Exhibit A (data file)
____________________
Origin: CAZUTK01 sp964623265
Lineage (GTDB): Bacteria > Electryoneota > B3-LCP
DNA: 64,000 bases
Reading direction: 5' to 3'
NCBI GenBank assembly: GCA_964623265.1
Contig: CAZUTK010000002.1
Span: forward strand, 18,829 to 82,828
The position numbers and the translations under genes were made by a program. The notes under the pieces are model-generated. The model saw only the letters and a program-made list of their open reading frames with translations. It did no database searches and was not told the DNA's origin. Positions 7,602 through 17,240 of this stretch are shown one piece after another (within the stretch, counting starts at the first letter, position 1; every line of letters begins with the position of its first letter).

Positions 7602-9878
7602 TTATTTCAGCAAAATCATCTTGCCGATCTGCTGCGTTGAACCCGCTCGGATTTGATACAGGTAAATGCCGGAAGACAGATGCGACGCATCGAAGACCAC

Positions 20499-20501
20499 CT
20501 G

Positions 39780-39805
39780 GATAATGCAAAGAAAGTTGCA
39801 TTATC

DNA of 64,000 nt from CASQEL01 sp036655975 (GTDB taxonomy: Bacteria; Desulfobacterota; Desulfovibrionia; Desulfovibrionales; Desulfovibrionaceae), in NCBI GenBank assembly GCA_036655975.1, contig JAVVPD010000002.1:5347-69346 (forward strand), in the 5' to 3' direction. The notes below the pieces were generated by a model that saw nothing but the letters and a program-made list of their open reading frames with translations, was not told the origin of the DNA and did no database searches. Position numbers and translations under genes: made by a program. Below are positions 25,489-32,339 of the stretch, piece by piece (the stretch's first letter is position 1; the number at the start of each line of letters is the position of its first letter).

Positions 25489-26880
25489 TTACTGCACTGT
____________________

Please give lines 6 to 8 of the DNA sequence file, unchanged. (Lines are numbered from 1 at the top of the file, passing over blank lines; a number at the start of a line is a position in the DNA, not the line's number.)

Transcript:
Contig: CAZUTK010000002.1
Span: forward strand, 18,829 to 82,828
The position numbers and the translations under genes were made by a program. The notes under the pieces are model-generated. The model saw only the letters and a program-made list of their open reading frames with translations. It did no database searches and was not told the DNA's origin. Positions 7,602 through 17,240 of this stretch are shown one piece after another (within the stretch, counting starts at the first letter, position 1; every line of letters begins with the position of its first letter).